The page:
Ezrin, is a member of the ezrin/radixin/moesin (ERM) family of proteins, and plays a key role in cell-surface structure adhesion, migration, and organization (Pelaseyed and Bretscher, 2018). In the kidneys, high expression of ezrin is observed in proximal tubules and glomerular podocytes (Berryman et al., 1993). Ezrin functions not only as a scaffold for transmembrane proteins, but also as a regulator of the small GTPase such as Rho and Rac1. Loss of ezrin protects podocytes from injury-induced morphological changes (Hatano et al., 2018). An increase in intracellular cyclic AMP (cAMP), which is known to activate protein kinase A (PKA) prevented puromycin aminonucleoside (PAN)-induced apoptosis in cultured podocytes (Gu et al., 2012; Li et al., 2014). Under chronic hyperglycemia, cAMP-PKA pathway activation increased renal oxidative stress by Nox4 (Fujita et al., 2014).
Therefore, this study investigated the upstream signal that enhances Nox4 expression and ROS production by focusing on the Smad3, ezrin and the PKA pathway in order to reveal the molecular mechanisms of HG-induced podocyte apoptosis.
High glucose induces podocyte apoptosis through activation of Smad3
In this study, podocyte injury was assessed using TUNEL assay. Our results show that in comparison with either the non-treated or mannitol-treated cells, the percentage of TUNEL-positive cells was increased significantly at 24 and 48 h following HG treatment (Fig. 1A). Smad3 signaling plays a crucial role in induction of apoptosis in various cell types (Grynberg et al., 2017). Compared to the mannitol controls, an significant increase in phospho-Smad3Ser423/425 was detected at 24 and 48 h in HG-treated podocytes (Fig. 1B), indicative of activation of Smad3 signaling. To evaluate the role of the Smad3 pathway, a specific Smad3 inhibitor, SIS3, was applied to HG-treated cells. The administration of SIS3 dramatically suppressed increase in phospho-Smad3Ser423/425 in HG-treated podocytes (Fig. 1C). Furthermore, Smad3 expression was ablated using lentiviral shRNA-Smad3 (Fig. 1D). The data from a TUNEL assay show that the administration of either SIS3 or shRNA-Smad3 significantly decreased HG-induced apoptosis (Fig. 1E). These findings suggest that activation of Smad3 signaling involves HG-induced podocyte apoptosis.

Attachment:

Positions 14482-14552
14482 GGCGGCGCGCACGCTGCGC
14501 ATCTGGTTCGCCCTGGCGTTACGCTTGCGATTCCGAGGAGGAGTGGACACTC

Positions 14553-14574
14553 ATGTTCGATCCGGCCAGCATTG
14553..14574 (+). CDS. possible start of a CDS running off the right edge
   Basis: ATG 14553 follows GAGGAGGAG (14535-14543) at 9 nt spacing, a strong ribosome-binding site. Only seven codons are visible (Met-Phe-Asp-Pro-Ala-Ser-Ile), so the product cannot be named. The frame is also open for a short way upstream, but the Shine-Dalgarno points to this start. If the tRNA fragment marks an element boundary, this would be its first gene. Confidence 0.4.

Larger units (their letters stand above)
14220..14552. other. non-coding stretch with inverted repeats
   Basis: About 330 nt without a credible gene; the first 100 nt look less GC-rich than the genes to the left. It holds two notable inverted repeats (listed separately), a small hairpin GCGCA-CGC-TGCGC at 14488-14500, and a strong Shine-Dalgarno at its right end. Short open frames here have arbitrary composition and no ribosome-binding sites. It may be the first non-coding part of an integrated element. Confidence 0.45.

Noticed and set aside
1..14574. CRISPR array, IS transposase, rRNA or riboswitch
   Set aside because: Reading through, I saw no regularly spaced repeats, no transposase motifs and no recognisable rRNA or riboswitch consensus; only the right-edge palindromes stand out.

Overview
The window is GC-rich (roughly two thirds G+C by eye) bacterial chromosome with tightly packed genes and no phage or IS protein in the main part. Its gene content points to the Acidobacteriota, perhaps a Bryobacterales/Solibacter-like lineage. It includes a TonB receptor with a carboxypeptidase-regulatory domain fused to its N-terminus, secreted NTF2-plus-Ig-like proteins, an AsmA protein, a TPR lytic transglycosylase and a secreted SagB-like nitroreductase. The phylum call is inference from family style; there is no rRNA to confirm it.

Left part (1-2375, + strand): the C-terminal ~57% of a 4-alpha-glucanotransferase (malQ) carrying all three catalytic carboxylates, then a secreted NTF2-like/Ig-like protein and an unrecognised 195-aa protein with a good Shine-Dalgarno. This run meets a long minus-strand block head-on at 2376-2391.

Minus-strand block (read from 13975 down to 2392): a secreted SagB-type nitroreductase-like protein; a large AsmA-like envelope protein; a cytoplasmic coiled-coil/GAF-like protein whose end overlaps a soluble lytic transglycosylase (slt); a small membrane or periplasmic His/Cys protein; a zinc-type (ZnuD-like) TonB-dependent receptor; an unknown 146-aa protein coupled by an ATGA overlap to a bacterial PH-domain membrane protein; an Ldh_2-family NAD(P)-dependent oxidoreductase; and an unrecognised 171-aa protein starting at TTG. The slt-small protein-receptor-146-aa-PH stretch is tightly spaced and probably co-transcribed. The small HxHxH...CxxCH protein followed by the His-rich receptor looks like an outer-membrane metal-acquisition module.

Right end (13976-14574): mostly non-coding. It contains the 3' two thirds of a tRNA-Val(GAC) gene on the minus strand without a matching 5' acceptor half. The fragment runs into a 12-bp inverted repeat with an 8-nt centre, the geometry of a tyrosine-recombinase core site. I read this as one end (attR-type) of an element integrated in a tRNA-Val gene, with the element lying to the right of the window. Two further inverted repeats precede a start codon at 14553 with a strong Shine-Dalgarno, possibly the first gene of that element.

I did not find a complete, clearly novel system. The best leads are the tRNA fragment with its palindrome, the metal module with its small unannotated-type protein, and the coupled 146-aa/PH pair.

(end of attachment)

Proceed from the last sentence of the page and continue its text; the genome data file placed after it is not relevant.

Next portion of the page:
Smad3-mediated upregulation of the phosphorylated ezrin involves HG-induced podocyte apoptosis
Ezrin, also known as cytovillin or villin-2, is a cytoplasmic peripheral protein containing a FERM domain on its N-terminus and an ERM domain on its C-terminus (Pelaseyed and Bretscher, 2018). Phosphorylation of ezrin on threonine 567 (Thr567) in the C-terminal domain stabilizes the protein's conformation in its active mode (Pelaseyed and Bretscher, 2018). In HG-treated podocytes, phosphor-ezrinThr567 was upregulated significantly at 24 and 48 h compared to the mannitol controls (Fig. 2A). To reveal if HG activated ezrin through Smad3 signaling, we inhibited Smad3 signaling using SIS3 or shRNA-Smad3. Our results show that both inhibition and knockdown of Smad3 remarkably abrogated upregulation of phospho-ezrinThr567 in HG-treated podocytes (Fig. 2B). Ezrin plays a key role in cellular survival, proliferation, and apoptosis (Leiphrakpam et al., 2018). In this study, ezrin expression was significantly knocked down using lentiviral shRNA-ezrin (Fig. 2C). In comparison with the control shRNA, shRNA-ezrin significantly alleviated HG-induced apoptosis (Fig. 2D). These findings indicate that Smad3-mediated activation of ezrin plays a pivotal role in HG-induced podocyte apoptosis.
Activated ezrin downregulates PKA activity in HG-treated podocytes